On Considering the Great American Novel
18 July 2014
¶ At TLS, Sarah Graham (currently at work on a book about Salinger’s short fiction) reviews Laurence Buell’s The Dream of the Great American Novel, and Buell’s approach to that dream, which carefully avoids the selection of one great American novel, sounds both comprehensive and intriguing. According to Graham, Buell sorts novels into four headings, or “scripts”:
- Novels “made classic by retelling,” such as those concerned with the “ordeals of immigrant transplantation,” ranging from The Scarlet Letter through The Holder of the World.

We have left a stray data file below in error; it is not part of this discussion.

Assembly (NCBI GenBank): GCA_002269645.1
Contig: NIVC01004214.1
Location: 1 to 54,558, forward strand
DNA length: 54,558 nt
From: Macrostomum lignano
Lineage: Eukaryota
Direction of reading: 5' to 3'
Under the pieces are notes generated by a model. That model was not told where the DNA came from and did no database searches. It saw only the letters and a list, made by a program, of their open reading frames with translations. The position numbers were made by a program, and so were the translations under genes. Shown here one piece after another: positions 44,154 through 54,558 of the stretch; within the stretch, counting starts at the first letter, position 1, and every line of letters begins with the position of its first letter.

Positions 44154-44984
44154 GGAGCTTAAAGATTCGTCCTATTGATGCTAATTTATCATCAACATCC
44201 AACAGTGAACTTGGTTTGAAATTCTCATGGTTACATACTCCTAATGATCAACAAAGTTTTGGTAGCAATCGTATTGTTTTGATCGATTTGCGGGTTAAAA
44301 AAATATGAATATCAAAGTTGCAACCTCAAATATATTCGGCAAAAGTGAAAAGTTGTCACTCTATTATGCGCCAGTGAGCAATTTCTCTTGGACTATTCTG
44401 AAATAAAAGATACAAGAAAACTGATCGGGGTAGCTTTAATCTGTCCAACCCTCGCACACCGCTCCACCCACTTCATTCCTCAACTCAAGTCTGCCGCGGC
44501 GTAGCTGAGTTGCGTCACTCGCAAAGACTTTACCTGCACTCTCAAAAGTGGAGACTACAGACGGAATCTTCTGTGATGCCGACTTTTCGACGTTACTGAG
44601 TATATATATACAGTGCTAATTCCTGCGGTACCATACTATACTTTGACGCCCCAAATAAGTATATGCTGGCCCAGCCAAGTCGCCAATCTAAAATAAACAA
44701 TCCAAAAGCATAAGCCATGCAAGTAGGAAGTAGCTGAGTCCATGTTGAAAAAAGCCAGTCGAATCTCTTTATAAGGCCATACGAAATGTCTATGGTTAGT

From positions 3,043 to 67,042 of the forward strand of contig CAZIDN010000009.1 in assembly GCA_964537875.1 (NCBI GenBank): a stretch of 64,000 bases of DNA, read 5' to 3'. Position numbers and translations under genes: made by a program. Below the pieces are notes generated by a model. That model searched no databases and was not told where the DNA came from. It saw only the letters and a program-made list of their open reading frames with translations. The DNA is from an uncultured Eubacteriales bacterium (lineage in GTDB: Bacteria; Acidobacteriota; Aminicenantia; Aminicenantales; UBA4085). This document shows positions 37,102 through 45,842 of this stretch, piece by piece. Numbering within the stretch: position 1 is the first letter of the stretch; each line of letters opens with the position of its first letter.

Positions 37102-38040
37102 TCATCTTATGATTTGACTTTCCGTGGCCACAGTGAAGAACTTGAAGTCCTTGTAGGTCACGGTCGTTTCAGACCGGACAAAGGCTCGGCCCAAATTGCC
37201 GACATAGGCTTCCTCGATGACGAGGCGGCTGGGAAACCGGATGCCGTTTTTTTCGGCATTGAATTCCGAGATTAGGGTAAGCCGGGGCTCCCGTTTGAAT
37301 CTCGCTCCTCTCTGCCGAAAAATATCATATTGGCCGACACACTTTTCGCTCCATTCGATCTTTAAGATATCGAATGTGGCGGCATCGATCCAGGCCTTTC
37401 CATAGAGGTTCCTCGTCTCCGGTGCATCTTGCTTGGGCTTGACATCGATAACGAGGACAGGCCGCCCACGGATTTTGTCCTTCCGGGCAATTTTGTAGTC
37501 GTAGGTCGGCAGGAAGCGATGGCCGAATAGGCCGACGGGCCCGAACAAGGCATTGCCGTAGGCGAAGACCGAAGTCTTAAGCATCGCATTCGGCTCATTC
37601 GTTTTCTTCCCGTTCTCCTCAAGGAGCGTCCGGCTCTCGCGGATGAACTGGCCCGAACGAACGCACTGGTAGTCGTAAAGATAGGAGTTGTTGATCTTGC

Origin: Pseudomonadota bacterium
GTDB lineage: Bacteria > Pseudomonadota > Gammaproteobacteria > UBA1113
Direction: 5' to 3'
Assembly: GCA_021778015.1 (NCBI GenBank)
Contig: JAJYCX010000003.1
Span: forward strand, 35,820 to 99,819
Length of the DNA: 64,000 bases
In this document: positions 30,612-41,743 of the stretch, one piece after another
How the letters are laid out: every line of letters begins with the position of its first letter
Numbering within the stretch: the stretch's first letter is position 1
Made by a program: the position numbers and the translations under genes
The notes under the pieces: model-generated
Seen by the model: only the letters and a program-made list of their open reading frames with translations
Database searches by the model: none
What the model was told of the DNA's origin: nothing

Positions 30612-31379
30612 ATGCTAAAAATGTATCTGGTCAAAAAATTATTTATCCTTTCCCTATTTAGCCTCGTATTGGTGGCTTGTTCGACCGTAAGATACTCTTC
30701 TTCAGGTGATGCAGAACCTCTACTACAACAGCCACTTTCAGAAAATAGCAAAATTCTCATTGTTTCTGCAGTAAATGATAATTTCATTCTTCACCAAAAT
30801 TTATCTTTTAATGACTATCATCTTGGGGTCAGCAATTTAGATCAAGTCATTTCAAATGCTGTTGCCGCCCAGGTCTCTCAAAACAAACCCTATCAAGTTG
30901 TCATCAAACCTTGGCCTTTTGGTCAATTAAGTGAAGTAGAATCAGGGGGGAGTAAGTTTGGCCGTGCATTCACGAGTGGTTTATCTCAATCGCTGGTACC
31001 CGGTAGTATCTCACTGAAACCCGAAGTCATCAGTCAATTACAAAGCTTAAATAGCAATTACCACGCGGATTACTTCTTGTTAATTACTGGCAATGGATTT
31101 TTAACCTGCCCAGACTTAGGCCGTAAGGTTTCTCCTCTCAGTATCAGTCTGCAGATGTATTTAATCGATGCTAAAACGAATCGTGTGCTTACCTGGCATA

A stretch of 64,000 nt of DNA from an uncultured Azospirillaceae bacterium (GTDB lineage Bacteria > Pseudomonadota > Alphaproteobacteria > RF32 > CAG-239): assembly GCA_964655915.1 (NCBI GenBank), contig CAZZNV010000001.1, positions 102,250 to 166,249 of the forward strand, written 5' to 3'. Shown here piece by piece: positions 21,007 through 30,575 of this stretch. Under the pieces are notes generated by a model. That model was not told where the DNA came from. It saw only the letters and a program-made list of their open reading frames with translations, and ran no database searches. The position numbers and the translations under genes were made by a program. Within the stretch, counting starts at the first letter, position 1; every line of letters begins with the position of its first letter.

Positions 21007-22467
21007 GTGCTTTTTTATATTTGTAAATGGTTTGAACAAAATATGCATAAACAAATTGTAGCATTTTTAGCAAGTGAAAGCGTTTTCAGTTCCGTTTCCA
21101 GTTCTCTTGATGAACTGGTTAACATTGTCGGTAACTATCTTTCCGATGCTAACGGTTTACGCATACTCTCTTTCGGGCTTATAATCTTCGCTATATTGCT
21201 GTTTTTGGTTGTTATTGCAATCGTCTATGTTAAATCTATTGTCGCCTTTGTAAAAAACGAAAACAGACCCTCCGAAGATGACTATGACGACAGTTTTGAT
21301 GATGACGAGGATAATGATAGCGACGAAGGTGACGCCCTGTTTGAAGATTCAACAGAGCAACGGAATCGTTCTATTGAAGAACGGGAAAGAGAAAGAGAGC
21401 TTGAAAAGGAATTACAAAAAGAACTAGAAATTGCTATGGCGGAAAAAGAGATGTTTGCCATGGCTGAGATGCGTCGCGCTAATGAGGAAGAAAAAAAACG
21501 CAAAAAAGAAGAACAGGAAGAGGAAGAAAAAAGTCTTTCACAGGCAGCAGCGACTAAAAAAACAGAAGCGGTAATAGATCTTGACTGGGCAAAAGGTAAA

- “Up From” Novels. The great novels written to this template are extremely ironic about success. The Great Gatsby, late Roth.
- Novels that “romance the divides” — between groups and races. The Adventures of Huckleberry Finn, Beloved
- Meganovels, in which a cast of characters collaborates on a massive project. Moby-Dick, Gravity’s Rainbow.
Graham concludes that Moby-Dick is “the most likely contender” for Great American Novel — a book that we find pervasively rubbishy and steeply unreadable, unquestionably the worst book on any syllabus. (via 3 Quarks Daily)